7
$\begingroup$

What exactly is "Land-Use Change and Forestry" and why is it sometimes hugely positive (Indonesia) but sometimes hugely negative (China)? Isn't it supposed to be a type of source not sink (you cut trees, you get more GHG)? See the data here.

$\endgroup$
1
  • $\begingroup$ you can also plant trees or re-vegetate $\endgroup$ – f.thorpe Jun 20 at 21:06
6
$\begingroup$

You are correct that normally you see a net positive value of GHGs from land use change. However, if forests are grown or revegetated, it is considered a sink (and negative GHG value). This paper says that China has undergone a net increase in forest.
The results sections says:

The land-use data derived from Landsat Thematic Mapper (TM) imagery from 1990 to 2010 were used to estimate the spatiotemporal dynamics of land-use and carbon storage change.

and

Between 1990 and 2010, China experienced a net increase in forestland, farmland, urban land, and other land (sandy land, gobi, saline-alkali land, swampland, bareland, rock and gravel, and other unused land; table S1). The magnitudes of these increases were 1.52 × 106ha (+0.7%), 1.48 × 106ha (+0.8%),6.87 × 106ha (+43.0%), and 11.74 × 106ha (+5.8%), respectively.

and

Over the last few decades, the Chinese government developed a number of afforestation programs to revert historically forested areas that had previously been converted into farmland back to forest. Programs, such as the Slope Land Conversion Project and the Natural Forest Protection Project, were responsible for the increases in the area of forest in most regions, except Northeast and Northwest China.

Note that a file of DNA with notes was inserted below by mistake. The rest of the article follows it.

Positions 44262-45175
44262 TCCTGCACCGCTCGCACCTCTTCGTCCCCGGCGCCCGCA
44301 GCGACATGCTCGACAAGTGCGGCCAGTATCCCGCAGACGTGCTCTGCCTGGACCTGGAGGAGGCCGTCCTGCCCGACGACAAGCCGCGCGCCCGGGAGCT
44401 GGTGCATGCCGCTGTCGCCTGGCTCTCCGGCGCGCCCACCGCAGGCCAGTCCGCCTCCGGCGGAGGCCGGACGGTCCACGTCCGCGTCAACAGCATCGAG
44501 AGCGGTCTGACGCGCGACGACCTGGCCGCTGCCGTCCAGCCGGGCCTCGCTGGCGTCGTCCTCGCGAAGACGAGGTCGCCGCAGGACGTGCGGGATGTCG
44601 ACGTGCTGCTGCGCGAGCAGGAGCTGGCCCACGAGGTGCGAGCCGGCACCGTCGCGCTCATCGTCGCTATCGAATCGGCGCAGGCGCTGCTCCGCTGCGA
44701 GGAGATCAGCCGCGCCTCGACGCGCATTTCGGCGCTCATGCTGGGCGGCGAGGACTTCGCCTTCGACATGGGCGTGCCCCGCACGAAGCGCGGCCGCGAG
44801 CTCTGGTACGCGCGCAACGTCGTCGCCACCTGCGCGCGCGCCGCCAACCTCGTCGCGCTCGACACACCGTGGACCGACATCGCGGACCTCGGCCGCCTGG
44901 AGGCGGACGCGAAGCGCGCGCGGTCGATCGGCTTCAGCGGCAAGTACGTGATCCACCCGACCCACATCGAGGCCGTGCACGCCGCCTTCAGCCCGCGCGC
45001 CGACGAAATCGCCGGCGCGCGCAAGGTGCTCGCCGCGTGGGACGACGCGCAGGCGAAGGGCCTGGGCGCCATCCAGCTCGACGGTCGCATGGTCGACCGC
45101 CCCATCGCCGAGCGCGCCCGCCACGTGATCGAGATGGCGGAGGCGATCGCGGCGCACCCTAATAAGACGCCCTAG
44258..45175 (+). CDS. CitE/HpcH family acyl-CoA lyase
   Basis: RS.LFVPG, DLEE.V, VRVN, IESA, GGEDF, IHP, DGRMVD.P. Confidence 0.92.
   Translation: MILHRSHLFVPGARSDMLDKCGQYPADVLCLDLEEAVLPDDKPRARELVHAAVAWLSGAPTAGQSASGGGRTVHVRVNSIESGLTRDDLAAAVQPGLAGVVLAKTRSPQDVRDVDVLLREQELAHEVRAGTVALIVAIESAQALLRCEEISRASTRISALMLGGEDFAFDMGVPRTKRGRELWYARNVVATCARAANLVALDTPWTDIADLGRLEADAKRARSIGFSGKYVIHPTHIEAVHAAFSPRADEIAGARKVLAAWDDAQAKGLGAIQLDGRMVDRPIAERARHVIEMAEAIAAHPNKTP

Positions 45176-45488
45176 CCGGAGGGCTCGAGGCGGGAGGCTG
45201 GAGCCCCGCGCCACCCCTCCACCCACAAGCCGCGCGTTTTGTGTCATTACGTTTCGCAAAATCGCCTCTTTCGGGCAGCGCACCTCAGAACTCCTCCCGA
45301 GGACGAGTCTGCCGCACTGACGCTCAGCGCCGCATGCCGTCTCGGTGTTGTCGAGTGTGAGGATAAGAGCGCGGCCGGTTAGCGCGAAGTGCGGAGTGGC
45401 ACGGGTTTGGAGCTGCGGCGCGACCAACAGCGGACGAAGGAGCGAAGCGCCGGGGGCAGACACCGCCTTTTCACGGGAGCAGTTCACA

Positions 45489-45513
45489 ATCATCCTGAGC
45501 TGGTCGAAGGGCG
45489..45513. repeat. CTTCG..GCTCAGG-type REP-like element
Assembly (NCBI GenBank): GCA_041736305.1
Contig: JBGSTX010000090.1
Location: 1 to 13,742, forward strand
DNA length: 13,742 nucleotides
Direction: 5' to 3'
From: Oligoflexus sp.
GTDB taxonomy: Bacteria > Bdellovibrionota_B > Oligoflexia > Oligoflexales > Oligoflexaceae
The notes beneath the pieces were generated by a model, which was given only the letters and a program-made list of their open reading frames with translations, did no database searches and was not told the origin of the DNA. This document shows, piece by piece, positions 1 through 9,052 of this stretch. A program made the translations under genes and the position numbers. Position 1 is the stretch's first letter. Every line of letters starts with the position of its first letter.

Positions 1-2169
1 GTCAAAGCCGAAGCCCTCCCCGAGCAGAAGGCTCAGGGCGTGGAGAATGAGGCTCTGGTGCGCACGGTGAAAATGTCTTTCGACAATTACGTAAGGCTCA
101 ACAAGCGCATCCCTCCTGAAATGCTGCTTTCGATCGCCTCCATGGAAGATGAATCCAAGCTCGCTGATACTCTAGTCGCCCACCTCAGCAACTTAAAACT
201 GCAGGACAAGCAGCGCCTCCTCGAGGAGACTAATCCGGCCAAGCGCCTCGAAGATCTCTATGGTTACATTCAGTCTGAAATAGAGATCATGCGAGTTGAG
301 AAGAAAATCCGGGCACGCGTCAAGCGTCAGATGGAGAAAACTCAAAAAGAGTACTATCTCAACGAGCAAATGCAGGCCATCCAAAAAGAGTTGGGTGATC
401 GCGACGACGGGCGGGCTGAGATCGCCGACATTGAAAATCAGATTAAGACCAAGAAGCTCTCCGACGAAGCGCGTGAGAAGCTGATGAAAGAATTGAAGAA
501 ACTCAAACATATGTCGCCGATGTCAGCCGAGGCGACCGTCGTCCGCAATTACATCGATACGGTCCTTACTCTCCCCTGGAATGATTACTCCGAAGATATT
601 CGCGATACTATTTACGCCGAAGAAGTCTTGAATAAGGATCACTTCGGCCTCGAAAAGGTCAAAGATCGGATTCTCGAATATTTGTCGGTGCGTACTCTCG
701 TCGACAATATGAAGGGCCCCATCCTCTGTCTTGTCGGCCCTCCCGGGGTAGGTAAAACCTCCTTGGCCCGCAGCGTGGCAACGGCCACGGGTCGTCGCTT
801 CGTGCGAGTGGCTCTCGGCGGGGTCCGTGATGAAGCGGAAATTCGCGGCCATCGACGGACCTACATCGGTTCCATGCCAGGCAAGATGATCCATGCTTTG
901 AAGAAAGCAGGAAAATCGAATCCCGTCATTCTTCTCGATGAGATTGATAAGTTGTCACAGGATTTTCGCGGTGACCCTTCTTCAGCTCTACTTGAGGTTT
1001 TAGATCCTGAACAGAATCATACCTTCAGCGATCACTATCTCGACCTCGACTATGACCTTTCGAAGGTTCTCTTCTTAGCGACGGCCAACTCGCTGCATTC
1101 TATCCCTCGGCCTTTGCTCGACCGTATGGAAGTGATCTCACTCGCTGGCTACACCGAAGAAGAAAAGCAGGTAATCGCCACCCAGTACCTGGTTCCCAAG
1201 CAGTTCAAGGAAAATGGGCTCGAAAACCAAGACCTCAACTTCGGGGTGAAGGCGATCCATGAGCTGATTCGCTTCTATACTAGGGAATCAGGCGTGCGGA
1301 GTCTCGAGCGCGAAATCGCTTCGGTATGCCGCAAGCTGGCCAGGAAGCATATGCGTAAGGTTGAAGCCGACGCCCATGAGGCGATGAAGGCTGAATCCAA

$\endgroup$
4
  • $\begingroup$ Ok, but Russia doesn't plant trees on a large scale. On the contrary, loads of trees are burnt and cut down. Why is the Russian figure also so negative? $\endgroup$ – Sergey Zolotarev Jun 21 at 7:58
  • 1
    $\begingroup$ @SergeyZolotarev It's because the vast existing forests in Russia are a net C sink. For example, Russia reported to UNFCCC for 2018 net sinks of 658 MtCO2 for existing forest and 16 MtCO2 for land converted to forest. The 124 MtCO2 from forest fire is already subtracted from that first number, but a 16 MtCO2 biomass change from logging is dealt with separately. $\endgroup$ – Deditos Jun 21 at 10:43
  • $\begingroup$ @Deditos Why is it dealt with separately? $\endgroup$ – Sergey Zolotarev Jun 22 at 3:42
  • 1
    $\begingroup$ @SergeyZolotarev It still comes under the LULUCF sector, but it has its own category. Wood products are effectively separate reservoirs that are subject to imports/exports and have their own decay/emission rates (more info). $\endgroup$ – Deditos Jun 22 at 11:28

Your Answer

By clicking “Post Your Answer”, you agree to our terms of service, privacy policy and cookie policy

Not the answer you're looking for? Browse other questions tagged or ask your own question.